• Crossref
    • Web of Science
    • Search Google Scholar
    • Export Citation
  • 8

    Keijsers NLW, Stolwijk NM, Louwerens JWK, et al: Classification of forefoot pain based on plantar pressure measurements. Clin Biomech (Bristol, Avon) 28: 350, 2013.

    • Crossref
    • Search Google Scholar
    • Export Citation
  • 9

    Maris E, Oostenveld R: Nonparametric statistical testing of EEG- and MEG-data. J Neurosci Methods 164: 177, 2007.

    • Crossref
    • PubMed
    • Web of Science
    • Search Google Scholar
    • Export Citation
  • 10

    Stolwijk NM, Duysens J, Louwerens JWK, et al: Flat feet, happy feet? comparison of the dynamic plantar pressure distribution and static medial foot geometry between Malawian and Dutch adults. PLoS One 8: e57209, 2013.

    • Crossref
    • PubMed
    • Web of Science
    • Search Google Scholar
    • Export Citation
  • 11

    Deschamps K, Matricali GA, Roosen P, et al: Classification of forefoot plantar pressure distribution in persons with diabetes: a novel perspective for the mechanical management of diabetic foot? PLoS One 8: e79924, 2013.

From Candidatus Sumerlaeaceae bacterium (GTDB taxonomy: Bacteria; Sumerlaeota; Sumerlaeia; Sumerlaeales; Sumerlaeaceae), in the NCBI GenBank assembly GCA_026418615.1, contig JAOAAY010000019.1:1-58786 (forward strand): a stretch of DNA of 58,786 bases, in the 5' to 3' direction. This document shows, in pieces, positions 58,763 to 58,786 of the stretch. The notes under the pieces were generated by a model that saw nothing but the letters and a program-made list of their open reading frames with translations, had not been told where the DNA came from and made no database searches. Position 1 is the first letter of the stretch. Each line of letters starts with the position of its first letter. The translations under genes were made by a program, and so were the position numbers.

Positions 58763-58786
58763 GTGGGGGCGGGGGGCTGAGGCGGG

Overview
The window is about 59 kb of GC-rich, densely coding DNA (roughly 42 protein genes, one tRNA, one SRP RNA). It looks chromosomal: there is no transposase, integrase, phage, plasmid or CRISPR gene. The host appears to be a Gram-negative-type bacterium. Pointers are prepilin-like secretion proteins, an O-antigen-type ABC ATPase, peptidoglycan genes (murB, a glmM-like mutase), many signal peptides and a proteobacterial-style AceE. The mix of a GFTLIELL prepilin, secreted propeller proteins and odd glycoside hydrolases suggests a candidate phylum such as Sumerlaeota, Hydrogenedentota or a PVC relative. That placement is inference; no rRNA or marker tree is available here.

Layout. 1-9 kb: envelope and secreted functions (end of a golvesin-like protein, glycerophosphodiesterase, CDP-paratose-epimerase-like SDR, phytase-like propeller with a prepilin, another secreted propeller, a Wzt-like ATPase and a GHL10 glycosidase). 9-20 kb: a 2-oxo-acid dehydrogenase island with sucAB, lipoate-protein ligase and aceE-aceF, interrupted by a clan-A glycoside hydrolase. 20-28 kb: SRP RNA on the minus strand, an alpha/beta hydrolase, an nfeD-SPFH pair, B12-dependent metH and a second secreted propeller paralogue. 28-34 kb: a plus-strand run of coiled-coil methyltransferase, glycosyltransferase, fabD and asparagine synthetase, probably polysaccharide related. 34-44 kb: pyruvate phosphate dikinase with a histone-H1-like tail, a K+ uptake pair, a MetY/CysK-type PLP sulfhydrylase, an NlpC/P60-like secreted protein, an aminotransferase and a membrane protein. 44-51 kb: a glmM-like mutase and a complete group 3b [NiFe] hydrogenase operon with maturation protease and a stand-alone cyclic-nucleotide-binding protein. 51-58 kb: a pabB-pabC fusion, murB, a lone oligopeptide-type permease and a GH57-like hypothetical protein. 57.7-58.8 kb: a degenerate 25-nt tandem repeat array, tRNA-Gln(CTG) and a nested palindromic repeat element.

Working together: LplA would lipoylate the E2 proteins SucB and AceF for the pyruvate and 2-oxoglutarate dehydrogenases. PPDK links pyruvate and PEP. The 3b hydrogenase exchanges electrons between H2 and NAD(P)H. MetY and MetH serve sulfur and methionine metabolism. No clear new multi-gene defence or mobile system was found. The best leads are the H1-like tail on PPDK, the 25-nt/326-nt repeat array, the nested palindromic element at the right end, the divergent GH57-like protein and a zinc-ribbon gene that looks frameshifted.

• Crossref
    • PubMed
    • Web of Science
    • Search Google Scholar
    • Export Citation
  • 12

    Manal K, Stanhope SJ: A novel method for displaying gait and clinical movement analysis data. Gait Posture 20: 222, 2004.

  • 13

    Manal K, Chang C-C, Hamill J, et al: A three-dimensional data visualization technique for reporting movement pattern deviations. J Biomech 38: 2151, 2005.

    • Crossref
    • PubMed
    • Search Google Scholar
    • Export Citation
  • 14

    De Cock A, De Clercq D, Willems T, et al: Temporal characteristics of foot roll-over during barefoot jogging: reference data for young adults. Gait Posture 21: 432, 2005.

    • Crossref
    • PubMed